Racism has to be opposed from the top down — Azmi Sharom

Source: The Star


Dr. Azmi Sharom is a law teacher.

DEMOCRACY takes power away from the few, or the one, and places it in the hands of the many. Which is why we hear phrases like “people power” and “returning power to the people” bandied around when speaking about democratic reform.

Theoretically, if there is a free press, fairly delineated constituencies, independent state agencies and a respect for human rights, then the government of the day will be a reflection of the will of the people.

We, the ordinary men and women, choose our leaders. We can also “fire” them by voting them out. Therefore, we have ultimate power.

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Report: Racial discrimination in Malaysia growing despite Putrajaya’s efforts

Source: The Malay Mail Online

Pusat Komas recommended harsher punishments for individuals, especially politicians, who make racially inciting statements. — Picture by Saw Siow Feng for the MMO.

Pusat Komas recommended harsher punishments for individuals, especially politicians, who make racially inciting statements. — Picture by Saw Siow Feng for the MMO.

PETALING JAYA, March 21 — Discrimination based on the colour of one’s skin seems to be on the rise in Malaysia despite the government’s efforts to promote moderation and racial harmony.

The Racial Discrimination Report 2016 by non-profit social outfit Pusat Komas released tonight found that strained ethnic relations are growing although the National Unity Consultative Council has been working to bolster ties.

“Recent incidents of racial discrimination, racism and stained ethnic relations within the Malaysian society have increasingly surfaced over the years despite the Prime Minister’s numerous assurances and claims at home and abroad that the government promotes moderation in the country,” the report presented by programme coordinator Ryan Chua read.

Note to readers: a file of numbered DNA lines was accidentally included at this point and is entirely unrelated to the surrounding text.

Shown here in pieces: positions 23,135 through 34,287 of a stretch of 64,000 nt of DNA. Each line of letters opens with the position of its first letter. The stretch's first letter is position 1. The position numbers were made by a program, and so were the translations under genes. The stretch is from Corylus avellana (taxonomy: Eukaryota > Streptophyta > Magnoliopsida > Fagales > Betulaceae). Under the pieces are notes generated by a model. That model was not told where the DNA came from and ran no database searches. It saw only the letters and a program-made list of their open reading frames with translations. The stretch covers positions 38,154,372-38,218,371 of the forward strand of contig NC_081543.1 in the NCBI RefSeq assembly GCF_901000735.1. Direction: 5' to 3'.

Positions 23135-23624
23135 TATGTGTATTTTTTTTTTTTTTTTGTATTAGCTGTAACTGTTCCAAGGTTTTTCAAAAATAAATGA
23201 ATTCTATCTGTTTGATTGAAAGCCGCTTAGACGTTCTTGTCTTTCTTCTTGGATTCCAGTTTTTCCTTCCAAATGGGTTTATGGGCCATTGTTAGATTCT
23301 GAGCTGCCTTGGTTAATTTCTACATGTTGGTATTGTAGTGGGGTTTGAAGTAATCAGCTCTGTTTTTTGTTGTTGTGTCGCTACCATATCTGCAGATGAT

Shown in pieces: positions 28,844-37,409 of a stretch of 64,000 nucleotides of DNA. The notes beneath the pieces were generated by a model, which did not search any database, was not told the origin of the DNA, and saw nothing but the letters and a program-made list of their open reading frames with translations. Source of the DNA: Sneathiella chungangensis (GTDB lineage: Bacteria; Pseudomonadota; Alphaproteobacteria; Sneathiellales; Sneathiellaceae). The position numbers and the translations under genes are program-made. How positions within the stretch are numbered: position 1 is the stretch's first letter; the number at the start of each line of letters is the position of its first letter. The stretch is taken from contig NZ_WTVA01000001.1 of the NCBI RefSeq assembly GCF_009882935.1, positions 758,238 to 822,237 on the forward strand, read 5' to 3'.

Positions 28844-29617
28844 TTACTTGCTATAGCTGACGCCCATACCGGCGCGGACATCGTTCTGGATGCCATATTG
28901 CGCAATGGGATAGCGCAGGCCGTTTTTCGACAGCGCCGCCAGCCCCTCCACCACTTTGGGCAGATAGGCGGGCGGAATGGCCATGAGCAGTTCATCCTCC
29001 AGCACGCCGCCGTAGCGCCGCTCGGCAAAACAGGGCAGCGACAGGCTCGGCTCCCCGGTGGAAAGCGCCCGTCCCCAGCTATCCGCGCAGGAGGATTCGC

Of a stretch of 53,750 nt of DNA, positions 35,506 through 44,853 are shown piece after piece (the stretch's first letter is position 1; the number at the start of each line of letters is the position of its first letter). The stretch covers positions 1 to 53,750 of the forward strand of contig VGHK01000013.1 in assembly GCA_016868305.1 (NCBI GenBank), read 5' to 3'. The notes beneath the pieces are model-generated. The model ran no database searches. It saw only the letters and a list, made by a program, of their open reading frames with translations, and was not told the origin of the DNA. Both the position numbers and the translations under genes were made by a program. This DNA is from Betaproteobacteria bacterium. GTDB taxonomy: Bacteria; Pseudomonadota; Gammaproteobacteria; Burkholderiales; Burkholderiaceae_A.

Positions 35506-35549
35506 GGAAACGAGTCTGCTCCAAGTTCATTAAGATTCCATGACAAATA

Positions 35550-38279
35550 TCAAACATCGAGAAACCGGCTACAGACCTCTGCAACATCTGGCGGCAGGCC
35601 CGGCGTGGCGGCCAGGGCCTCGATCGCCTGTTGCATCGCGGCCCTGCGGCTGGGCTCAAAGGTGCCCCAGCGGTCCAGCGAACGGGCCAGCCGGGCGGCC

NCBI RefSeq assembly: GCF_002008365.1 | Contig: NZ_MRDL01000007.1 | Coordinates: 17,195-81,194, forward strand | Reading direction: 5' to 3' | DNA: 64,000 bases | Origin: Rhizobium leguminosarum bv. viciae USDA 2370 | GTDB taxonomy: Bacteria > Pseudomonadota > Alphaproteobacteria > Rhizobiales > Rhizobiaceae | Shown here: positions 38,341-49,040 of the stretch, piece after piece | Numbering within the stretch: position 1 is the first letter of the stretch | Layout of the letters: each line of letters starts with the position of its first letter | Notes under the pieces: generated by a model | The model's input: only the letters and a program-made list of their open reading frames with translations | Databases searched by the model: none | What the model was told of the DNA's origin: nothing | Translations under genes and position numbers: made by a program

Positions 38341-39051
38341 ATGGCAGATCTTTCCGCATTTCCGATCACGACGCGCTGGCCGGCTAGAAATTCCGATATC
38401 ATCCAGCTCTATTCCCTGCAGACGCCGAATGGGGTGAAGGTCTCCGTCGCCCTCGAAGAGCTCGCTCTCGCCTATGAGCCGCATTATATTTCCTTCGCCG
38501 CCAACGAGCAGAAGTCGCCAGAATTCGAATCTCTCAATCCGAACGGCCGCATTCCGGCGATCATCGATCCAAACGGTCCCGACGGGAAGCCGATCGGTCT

The report added that the growth of social media has also made the racial divide further with more room for such negative sentiments to be propagated. Read more

Religion makes racism more intense, says Saifuddin

Source: FMT News

PETALING JAYA: Any form of racism in the country becomes more intense when it is coupled with religious sentiment, former Umno leader and CEO for the Global Movement of Moderates  Saifuddin Abdullah said in an opinion piece in Sinar Harian today.

The Pakatan Harapan secretariat chief added that this race-religion narrative was being created by some leaders in Umno in collaboration with certain religious leaders, including a mufti or two.

“Making use of a siege mentality framework, they call on Malays and Muslims to defend Islam,” Saifuddin wrote in the Bahasa Malaysia daily.

He said that the result of such actions is the “outbreak” of controversial issues, including the use of the word “Allah” by non-Muslims, the confiscation of bibles, the protest against religious symbols, the declaration of DAP as “kafir harbi”, and the latest issue over the “hot dog”. Read more

Smartphone app to report racism

Source: FMT News

Pusat Komas launches 'Report Racism MY', an app for Malaysians to report incidents of racism and collate data for studies. Pic from FMT News.

Pusat Komas launches ‘Report Racism MY’, an app for Malaysians to report incidents of racism and collate data for studies. Pic from FMT News.

PETALING JAYA: Local NGO Pusat Komas today launched “Report Racism MY”, a smartphone app for Malaysians to report cases of racism.

Apart from allowing Malaysians to submit reports of racist incidents, the complaints will also be collated into data that will be published in next year’s Racial Discrimination Report.

“The only way to transform (society) is to know how bad the situation is. Most times we only remember one or two incidents, and keep repeating them over and over again,” noted Human Rights Commission of Malaysia (Suhakam) commissioner Jerald Joseph.

“So it is good that (the situation) is balanced by innovative ideas. While we generate the sad painful list of complaints, we also get new ideas how to overcome it.” Read more

Racism and the Malaysian drug war — Fifa Rahman

Source: The Malay Mail Online

By Fifa Rahman

OCT 11 — There’s a fantastic documentary on Netflix called 13th which talks about the high levels of incarceration of black people in the US, and talks about Richard Nixon and Ronald Reagan’s “War on Drugs” as a genocide decimating young coloured communities.

In Malaysia, the “War on Drugs” isn’t often thought about in racial terms.

Politically, racism is recognised in other things — like lackadaisical attitudes towards people who protest the building of new churches, preventing the translation of Bibles into Malay, proposing things like halal and non-halal trolleys.

But the fact is, poor Malay communities are disproportionately the key targets of the War on Drugs in Malaysia.